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Newspapers: Past and future

Textbook history lists Del Superior Govierno as the first Philippine newspaper whose maiden issue saw print on Aug. 8, 1811. While 19th century periodicals are one of the main primary sources for this column, I have not used [Gaceta] del Superior Govierno (Gazette of the High Government) because it has no Philippine content. It was filled with foreign news translated into Spanish by the editor, Fernández de Folgueras, the Spanish governor-general of the Philippines. The first newspaper in the Philippines was short-lived, folding up on Feb. 7, 1812, after publishing 15 issues.

Contrary to what I was taught in Philippine history class, and what I saw in the Ayala Museum dioramas as a boy, Doreen Fernandez told our freshman English class that the first Philippine newspaper should rightfully be the 14-page Sucesos Felices (Fortunate Events) published in 1637 by Tomas Pinpin, the first Filipino printer. Sucesos Felices was one of many flyers or hojas volantes (flying sheets) that circulated in Manila providing notices and news for the public.

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Del Superior Govierno has come to be considered the first Philippine newspaper because all histories of the Philippine press and journalism begin with Wenceslao Emilio Retana’s El Periodismo Filipino that opens with Del Superior Govierno. Periodismo was Retana’s listing of Philippine periodicals that was an appendix to his magisterial three-volume Aparato bibliografico de la historia general de Filipinas. The Aparato lists over 4,400 Philippine books dating from 1524 to 1905 owned by the Tabacalera company. Each publication comes with complete bibliographic information: author, title, date of imprint, physical size, number of pages, as well as notes on content and context. Sometimes the portada or title page is also reproduced as a guide for librarians and bibliophiles. The Tabacalera Collection was acquired for the prewar National Library of the Philippines as the jewel of the Filipiniana Division. Contrary to popular belief, the Tabacalera Collection was not completely destroyed during the 1945 Battle of Manila and many of its rare and obscure items await researchers to unlock their secrets. An English translation of the Aparato by Jaime M. Marco is forthcoming from Vibal Publishing and I am sad that my secret weapon for the last 35 years will now be accessible to competition.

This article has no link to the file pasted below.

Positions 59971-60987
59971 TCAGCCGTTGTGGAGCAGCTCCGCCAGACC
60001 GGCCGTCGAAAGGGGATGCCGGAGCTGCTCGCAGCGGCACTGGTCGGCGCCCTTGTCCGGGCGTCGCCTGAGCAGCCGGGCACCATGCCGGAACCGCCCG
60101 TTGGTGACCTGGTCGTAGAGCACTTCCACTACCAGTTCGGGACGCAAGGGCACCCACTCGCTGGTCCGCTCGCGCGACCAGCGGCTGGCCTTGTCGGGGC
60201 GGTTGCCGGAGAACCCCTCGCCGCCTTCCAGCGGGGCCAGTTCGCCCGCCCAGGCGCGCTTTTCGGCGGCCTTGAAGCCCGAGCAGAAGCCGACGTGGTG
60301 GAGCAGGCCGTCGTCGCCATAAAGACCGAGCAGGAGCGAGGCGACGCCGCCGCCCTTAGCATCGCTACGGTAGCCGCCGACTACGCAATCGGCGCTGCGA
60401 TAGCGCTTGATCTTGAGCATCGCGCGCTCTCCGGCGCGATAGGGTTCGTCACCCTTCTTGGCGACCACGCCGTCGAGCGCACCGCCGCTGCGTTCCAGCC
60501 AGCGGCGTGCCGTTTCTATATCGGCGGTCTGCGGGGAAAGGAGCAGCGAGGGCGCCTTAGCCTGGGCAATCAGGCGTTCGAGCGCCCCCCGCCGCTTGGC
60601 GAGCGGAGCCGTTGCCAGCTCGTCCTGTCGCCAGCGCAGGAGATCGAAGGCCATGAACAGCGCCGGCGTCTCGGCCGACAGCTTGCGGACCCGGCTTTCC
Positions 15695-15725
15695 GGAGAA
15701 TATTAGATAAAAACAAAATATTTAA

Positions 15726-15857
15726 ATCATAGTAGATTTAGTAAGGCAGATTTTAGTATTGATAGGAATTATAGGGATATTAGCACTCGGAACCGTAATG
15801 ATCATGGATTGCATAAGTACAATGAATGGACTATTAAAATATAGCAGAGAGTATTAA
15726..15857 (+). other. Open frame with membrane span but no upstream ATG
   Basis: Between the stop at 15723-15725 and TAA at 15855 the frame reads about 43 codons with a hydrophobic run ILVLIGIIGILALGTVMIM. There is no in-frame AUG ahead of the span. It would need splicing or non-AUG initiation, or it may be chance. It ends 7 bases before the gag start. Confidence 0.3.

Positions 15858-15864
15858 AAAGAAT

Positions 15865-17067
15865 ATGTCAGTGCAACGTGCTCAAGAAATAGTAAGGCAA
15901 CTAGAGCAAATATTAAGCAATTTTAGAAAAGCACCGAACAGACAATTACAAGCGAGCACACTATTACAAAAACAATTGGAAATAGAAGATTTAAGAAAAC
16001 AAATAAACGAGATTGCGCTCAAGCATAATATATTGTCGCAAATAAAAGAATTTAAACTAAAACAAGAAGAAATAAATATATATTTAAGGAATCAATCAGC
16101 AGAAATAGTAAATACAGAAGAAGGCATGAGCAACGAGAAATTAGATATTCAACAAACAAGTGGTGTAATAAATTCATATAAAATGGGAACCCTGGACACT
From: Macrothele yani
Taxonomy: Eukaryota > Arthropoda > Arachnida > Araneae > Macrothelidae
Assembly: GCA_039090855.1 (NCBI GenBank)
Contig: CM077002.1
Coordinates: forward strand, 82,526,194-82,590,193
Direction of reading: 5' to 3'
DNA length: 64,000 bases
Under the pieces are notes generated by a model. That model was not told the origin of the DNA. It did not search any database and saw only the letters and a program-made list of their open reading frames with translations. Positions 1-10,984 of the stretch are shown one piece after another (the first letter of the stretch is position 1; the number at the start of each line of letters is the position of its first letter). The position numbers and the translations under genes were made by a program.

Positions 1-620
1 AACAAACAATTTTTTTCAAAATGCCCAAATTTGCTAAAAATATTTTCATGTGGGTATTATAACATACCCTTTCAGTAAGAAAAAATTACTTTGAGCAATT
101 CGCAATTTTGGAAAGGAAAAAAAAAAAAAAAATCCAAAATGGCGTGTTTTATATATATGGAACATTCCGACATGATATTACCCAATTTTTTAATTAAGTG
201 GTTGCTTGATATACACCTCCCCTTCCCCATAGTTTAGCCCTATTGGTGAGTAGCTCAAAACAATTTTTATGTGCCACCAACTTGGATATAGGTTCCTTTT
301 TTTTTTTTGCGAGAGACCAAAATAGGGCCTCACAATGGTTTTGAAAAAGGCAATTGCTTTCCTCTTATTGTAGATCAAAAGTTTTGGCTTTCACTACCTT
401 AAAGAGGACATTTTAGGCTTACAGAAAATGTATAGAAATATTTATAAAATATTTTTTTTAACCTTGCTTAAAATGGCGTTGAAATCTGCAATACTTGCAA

I first handled early Tagalog periodicals in the Lopez Museum for an undergrad term paper on satirical cartoons from: Lipang Kalabaw, Bagong Lipang Kalabaw, Telembang, Pakakak, Aray! and Aruy! Fernando Amorsolo and Jorge Pineda poked fun and made sharp digs at Filipino politics and politicians. Also in the Lopez Museum was the collection of a certain Braulio Francisco who focused on “Volume 1 Number 1” issues of many periodicals displayed in a large plastic binder for easy reference. Lopez also had the 1898 revolutionary newspapers: La Independencia, whose first issue dated Sept. 3, 1898, was edited by the fiery Antonio Luna; La Republica Filipina, whose first issue dated Sept. 15, 1898, was edited by the weasel Pedro Paterno; and El Heraldo dela Revolucion, whose first issue dated Sept. 28, 1898, was the official newspaper of the revolutionary government. From these I gained a sense of the uncertain times when the Filipino nation was born.

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In the 1980s, I bought from Heritage Gallery 30 issues of La Independencia for P3,000 and sold all but three copies after reading each one and taking notes. While discussing the Philippine press with the late Armando J. Malay, he brought out a copy of La Solidaridad, the Filipino reformist paper in Spain. I was shocked that it was smaller than a piece of short bond or A5 paper. I had always thought it was a daily broadsheet when it was a fortnightly on bad paper with small text printed in two columns. Malay had two copies of Solidaridad so I traded it for La Independencia and completed our collections.

World Press Freedom Day last Monday reminded me of old newspapers and my writing for the Philippines Daily Express in 1985, and the Philippine Daily Globe in 1988, before moving to the Philippine Daily Inquirer. I realized I am one of the last of the analog generation who used to pound off our copy on manual typewriters and submit these physically to the editors. Today everything is done on computers and through email. Soon we may drop “papers” from newspapers and simply have “news.”

Comments are welcome at [email protected]

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TAGS: Ambeth R. Ocampo, Journalism, Looking Back, newspaper history
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